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UMD students build 'robotic pack mule'

A group of University of Minnesota Duluth engineering students has spent two semesters designing, building and refining a "robotic pack mule" that could be used by the military.

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Colby Carlson rides atop a prototype robotic pack mule on the UMD campus Friday while Josh Duellman runs alongside with the robot’s controller. UMD mechanical and electrical engineering students developed the robot for the Air Force Research Laboratory Challenge. Steve Kuchera / skuchera@duluthnews.com

A group of University of Minnesota Duluth engineering students has spent two semesters designing, building and refining a "robotic pack mule" that could be used by the military.

On Tuesday, they'll see if it carries its weight against creations from other schools around the country.

The group of 14 UMD seniors, all majoring in mechanical or electrical engineering, will be competing at the Air Force Research Laboratory Challenge at Arnold Air Force Base in Tennessee. The project is the capstone project for the students, who all will graduate this May.

Dr. Emmanuel Enemuoh, associate professor of mechanical engineering at UMD, said that being selected is quite an honor.

"We are very lucky to be a part of it," said Enemuoh, who teaches the capstone class. "It is usually just Ivy League and military schools - top schools we will be competing with."

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The process began more than seven months ago, he explained, when the students received the challenge from the AFRL and submitted their proposal. Acceptance of that proposal came with a $20,000 grant to work on the project. The challenge was to design and build a resupply device; the team was tasked with making it operational either manually or autonomously, and able to tackle rough terrain.

The students met the challenge - and on Friday they showed off their creation behind Malosky Stadium at UMD before heading to Tennessee.

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Colby Carlson holds his hands up to demonstrate that he’s not controlling the robotic pack mule. Steve Kuchera / DNT

The pack mule, which resembles an ATV with no seat or controls, is capable of hauling loads of up to 350 pounds at speeds up to 15 mph.

Garrett Drechsler, a mechanical engineering student, said that the process was time-consuming but worth it.

"It's no stretch to say we have all worked 40-plus hours a week on this," Garrett said, noting that's in addition to his normal workload as a student. "For the most part it is definitely where we want to be."

Drechsler did say there may be some fine-tuning of coding, but he said they're competition-ready - and ready to bring the $100,000 top prize home to UMD.

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The prize, awarded to the winner of the competition, would be used to further develop and improve the robot - focused on strengthening it as well as making it lighter.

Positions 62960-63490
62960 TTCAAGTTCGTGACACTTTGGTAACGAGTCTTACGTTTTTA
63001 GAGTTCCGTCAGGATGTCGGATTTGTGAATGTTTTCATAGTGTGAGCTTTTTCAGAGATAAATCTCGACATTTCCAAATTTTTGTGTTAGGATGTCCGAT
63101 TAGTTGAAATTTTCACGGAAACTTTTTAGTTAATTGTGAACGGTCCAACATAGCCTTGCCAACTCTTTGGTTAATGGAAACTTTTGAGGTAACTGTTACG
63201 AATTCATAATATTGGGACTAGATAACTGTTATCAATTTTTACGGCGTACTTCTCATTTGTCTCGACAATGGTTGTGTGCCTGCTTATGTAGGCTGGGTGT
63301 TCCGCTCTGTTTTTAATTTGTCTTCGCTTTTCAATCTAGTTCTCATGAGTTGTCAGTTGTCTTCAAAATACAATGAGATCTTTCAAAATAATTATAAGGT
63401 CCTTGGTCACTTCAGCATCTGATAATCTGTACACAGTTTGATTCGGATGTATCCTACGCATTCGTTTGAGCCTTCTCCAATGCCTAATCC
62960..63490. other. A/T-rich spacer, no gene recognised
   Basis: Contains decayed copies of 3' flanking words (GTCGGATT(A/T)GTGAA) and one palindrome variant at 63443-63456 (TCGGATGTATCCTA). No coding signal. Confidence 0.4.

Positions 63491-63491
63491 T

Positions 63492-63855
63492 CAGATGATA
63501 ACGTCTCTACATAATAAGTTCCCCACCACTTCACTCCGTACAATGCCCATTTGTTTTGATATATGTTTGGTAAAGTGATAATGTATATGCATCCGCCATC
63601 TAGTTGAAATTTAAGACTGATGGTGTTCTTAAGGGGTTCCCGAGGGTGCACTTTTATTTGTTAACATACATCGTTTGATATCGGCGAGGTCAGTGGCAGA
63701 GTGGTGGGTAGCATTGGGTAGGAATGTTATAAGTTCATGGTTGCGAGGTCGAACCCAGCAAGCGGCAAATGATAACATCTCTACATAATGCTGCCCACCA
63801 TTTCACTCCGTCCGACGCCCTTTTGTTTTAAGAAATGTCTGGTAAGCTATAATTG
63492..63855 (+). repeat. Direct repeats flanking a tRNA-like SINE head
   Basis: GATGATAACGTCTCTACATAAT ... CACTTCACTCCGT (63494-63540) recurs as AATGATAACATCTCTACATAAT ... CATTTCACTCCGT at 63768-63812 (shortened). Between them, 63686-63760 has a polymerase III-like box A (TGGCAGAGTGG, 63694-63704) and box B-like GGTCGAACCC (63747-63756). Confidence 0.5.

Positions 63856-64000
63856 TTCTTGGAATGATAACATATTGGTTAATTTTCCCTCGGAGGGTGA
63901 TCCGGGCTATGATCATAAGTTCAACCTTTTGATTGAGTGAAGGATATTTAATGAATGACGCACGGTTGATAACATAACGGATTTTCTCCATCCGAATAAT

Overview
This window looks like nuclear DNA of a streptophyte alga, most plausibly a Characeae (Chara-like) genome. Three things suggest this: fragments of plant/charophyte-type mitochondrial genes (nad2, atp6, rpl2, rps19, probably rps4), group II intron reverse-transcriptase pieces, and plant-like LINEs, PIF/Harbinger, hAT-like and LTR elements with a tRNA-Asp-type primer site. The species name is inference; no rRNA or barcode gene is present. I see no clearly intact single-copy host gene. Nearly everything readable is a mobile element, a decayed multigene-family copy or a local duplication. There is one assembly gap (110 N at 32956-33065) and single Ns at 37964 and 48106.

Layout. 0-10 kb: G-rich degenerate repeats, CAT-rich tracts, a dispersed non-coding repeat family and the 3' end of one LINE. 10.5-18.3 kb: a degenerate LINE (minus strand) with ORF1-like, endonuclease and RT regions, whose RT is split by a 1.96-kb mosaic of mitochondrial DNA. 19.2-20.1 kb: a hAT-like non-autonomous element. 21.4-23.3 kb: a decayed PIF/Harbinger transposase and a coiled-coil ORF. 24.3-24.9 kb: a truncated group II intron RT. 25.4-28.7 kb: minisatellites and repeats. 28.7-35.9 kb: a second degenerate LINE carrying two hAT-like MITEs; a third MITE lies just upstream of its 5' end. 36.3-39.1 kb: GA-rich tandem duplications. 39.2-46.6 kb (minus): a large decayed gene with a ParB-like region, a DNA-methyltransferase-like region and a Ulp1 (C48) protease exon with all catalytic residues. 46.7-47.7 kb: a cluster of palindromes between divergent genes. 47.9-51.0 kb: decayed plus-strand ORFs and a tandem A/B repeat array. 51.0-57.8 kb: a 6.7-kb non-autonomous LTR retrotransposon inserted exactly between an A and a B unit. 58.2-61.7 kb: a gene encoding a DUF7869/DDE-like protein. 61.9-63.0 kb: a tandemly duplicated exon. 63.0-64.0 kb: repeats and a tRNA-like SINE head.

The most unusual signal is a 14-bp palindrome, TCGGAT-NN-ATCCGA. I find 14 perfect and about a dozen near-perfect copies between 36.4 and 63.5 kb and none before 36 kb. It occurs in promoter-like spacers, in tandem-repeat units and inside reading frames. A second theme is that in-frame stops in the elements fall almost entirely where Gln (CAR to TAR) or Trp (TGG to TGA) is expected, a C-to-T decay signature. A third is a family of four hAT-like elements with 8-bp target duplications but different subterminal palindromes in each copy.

The pack mule is made of an aluminum frame and parts from a couple of four-wheelers, and is powered by a Tesla battery. It is made to be controlled manually with a repurposed Xbox controller, or autonomously by following a person wearing a remote sensor.

Zack Ludwig, also a mechanical engineering student and team leader for the project, said the fact that he and his fellow team members grew up around four-wheelers and snowmobiles was an advantage.

"That is one of our main selling points," he explained. "We did subject-matter expert interviews, where we called some airmen and pararescuemen and talked to them, and they loved the idea that it looked and drove like a four-wheeler because that's what they are used to."

Ludwig also mentioned that the pack mule could be used for a variety of jobs, from Air Force applications to humanitarian missions; he even saw a future where it could be used by private individuals to haul items on their own land.

"Maybe put some sides on the top," he said. "Have a way to slide stuff on that wouldn't come off."

The Xbox controller used to drive the robot was the brainchild of electrical engineering student Logan Lauder. He said they wanted something simple and familiar, that anyone could operate.

"We decided to use the Xbox controller because it has a lot of user inputs and they are easy to use, and intuitive," he said. "We tried to design it so it played like an RC car or video game, so people could pick it up and and start driving it."

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Lauder said he thinks the autonomous controls are what will make UMD stand out at Tuesday's competition.

"(It's) the big one we tried to implement for the wow factor," he said. "Someone carrying this device (a sensor) should be able to walk along and have it follow them. So it will be a hands-free, put-it-on-and-forget-about-it kind of deal."

The prospect of a win, and the next senior class continuing work on the project for possible production, is exciting for the team - even though they'll be graduating.

"It would be such a big thing for the school," Drechsler said - noting that it's not a bad item to include on a resume, either.

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UMD mechanical and electrical engineering students check over their robotic pack mule between test runs on campus Friday. Steve Kuchera / skuchera@duluthnews.com

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